Last modified: 2008-04-19 by rick wyatt
Keywords: mississippi | referendum |
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image by Clay Moss
On April 17, 2001, the people of the state of Mississippi voted in the historic state flag referendum. At the ballot box, voters were asked to decide if the current flag adopted in 1894 was to remain Mississippi's flag or if a recommended alternative (above) would become the new flag. The referendum came about as the result of a Mississippi Supreme Court decision, based on a legal technicality. They declared that the 1894 flag had not been "reconfirmed" when the state constitution was rewritten in 1906, and was thus unofficial. Mississippi Governor Ronnie Musgrove immediately formed a flag committee to determine how the state should respond and proceed.
The committee was an eclectic group of individuals and was headed up by former Governor William Winter. After a series of "town meetings" and meetings with state legislative officials, it was decided that a state wide vote was the most prudent action to take. While the flag committee was about its collective business, a flag design sub-committee was given the task of putting together a flag contest in order to determine if a qualified state flag replacement was in the hands of an artist somewhere in the state. Simultaneously, they were looking at in house alternatives of their own in case nothing from the contest caught anyone's eye.
Ultimately, a design was decided on (below), after much debate and agonizing. It was publicly presented to the state in December, 2000. However, privately, the Mississippi House of Representatives and Senate were given 5 other designs to consider, all of which were similar to the flag committees recommended design. Ultimately, the alternative design illustrated above won the day in state government, and was placed on the ballot as Mississippi's possible new state flag.
There was a great deal of anticipation swirling around the outcome of the flag vote, but when all was said and done, the 1894 flag was still flying as Mississippi's flag. Only now, it was again official, by a vote of 65% to 35%.
Many believed that Mississippians voted along racial lines. However, this was not necessarily the case. As a matter of pragmatic fact, only 13% of Caucasian voters had to vote for change in order for the new flag to be victorious at the ballot box. Unofficial and unscientific exit polls suggested that more than 20% of white voters said the flag should change. What's more interesting is that in certain counties where an overwhelming majority of the population is African American, the vote was roughly split.
Contrary to media reports and popular belief, I did not design the alternative flag. I was the vexillological advisor to Governor Winter and the flag committee. I was also the committee's illustrator and drew up all of the new flag proposals. Credit for the new design has to be given to about 8 or 9 people, all of which coincidentally submitted the same basic design. I modified the designs mainly by giving them proportional clarity.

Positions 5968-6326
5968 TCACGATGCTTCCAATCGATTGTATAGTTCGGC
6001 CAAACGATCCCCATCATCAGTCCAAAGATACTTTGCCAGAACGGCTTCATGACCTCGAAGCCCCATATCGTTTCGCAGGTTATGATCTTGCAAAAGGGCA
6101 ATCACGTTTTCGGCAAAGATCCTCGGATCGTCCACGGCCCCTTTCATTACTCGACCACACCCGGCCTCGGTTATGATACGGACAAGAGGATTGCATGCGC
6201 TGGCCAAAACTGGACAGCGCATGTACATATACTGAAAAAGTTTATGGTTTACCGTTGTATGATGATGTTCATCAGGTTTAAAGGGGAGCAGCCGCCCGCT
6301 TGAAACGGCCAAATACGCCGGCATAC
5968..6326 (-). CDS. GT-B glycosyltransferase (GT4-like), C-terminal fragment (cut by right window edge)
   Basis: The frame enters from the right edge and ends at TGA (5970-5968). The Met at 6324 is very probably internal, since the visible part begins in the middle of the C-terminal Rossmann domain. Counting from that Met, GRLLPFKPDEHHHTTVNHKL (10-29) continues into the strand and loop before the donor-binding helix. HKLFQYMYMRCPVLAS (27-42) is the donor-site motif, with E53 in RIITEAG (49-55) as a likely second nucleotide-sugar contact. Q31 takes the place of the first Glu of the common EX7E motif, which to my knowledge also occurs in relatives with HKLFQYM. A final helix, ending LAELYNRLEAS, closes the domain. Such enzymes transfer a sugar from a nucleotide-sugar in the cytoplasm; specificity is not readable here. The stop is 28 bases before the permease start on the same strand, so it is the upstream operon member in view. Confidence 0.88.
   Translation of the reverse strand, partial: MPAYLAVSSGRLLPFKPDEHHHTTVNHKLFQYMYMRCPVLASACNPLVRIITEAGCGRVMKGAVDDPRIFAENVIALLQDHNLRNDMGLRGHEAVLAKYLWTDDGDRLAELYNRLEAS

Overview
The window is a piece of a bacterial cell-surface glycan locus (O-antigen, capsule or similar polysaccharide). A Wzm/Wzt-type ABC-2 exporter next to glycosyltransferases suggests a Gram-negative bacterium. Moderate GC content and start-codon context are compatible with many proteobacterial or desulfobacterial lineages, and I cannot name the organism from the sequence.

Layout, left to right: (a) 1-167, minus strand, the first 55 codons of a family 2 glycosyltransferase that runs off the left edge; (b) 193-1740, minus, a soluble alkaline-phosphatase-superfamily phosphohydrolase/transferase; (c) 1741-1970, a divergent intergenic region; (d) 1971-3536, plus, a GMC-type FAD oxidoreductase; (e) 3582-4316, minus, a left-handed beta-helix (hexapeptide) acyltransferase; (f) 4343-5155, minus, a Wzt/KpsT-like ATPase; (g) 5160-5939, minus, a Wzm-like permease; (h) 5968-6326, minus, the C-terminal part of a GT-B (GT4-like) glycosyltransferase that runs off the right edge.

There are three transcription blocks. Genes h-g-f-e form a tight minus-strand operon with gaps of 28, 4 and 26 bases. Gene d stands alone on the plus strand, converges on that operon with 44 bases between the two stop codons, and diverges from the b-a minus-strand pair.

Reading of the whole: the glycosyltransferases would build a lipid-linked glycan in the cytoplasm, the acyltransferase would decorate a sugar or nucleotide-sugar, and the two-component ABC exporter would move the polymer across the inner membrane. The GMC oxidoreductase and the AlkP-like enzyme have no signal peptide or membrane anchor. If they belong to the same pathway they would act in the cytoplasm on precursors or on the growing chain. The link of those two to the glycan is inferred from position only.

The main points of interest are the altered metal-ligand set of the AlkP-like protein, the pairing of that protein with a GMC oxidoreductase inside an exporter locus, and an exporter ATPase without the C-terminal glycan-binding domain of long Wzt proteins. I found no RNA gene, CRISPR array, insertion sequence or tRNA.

The symbolism in the flag is rather simple. The colors correspond with the colors of the US flag and represent the same traditional virtues. In the constellation of stars, the outer 13 stars represent the original 13 US states. The 6 stars in the inner circle represent the 6 sovereign entities that have governed Mississippi. Alphabetically, they are, the Confederate States of America, France, Great Britain, Native American tribes, the Republic of Mississippi, Spain, and the United States. The central star in the center stands for the current state of Mississippi.
Clay Moss, 18 April 2004
The change from the proposal below to that at the top of this page was made by the Legislature. There were two reasons. First, there were those who wanted to retain the stripe combination of the original design. Second, there were those who favored blue cantons over a red one, especially if one looks to the balance of color. There would have been too much red with only a hint of blue.
In this case, it was the legislature, not vexillologists/vexillographers, making decisions regarding the flag. They took proposals and began to modify them. During this time, Clay and I discussed the insane actions of the committee and legislature regarding flag selections and activities. Without injecting too much opinion, Clay really did as well as he could with what he had. Once the legislature got to changing things, the design was weakened.
Paige Herring, 22 August 2004
image by Clay Moss
This design was the original new state flag suggestion presented to the State of Mississippi in December, 2000. Serving as vexillological advisor to the flag committee, I pushed for this design over the design that ultimately went to the polls. I had several reasons for being attracted to this particular flag, but the main one had to do with herald and aesthetic common sense. Those familiar with Mississippi's flag history are aware of a very long debate that took place over whether or not the canton in the state's flag should be separated with a fimbriation from the 3 horizontal stripes. That particular issue in and of itself was settled in 1995 when I was asked by then Governor Kirk Fordice to draw a set of definitive specifications for the state flag. Uniformity in design and design specification had been a huge issue. Among other things, the Governor and I collectively agreed that the fimbriation was necessary for all the obvious heraldic reasons. When I completed the specification sheet, the Governor Fordice's office sent out a letter to all major US flag manufacturers asking them to modify their Mississippi flag designs. Most manufacturers at least partially complied, but none of them to this day have followed through entirely.
Now to the point: The design immediately above has no absolutely need for a fimbriation between the canton and the rest of the flag, and therefore made the most sense to me as a possible new flag. The flag committee initially agreed with my rationale, but wanted to give state government other options. As it turns out, they selected the alternative design we're familiar with. Overall, the blue, white, and red horizontal stripes Representative Scudder incorporated into the current Mississippi flag never really made sense. I was not around in 1894, but if I had been, and Representative Scudder had sought my advise, I would have suggested changing the bottom red stripe to Old Glory blue, just like the top stripe.
Clay Moss, 20 August 2004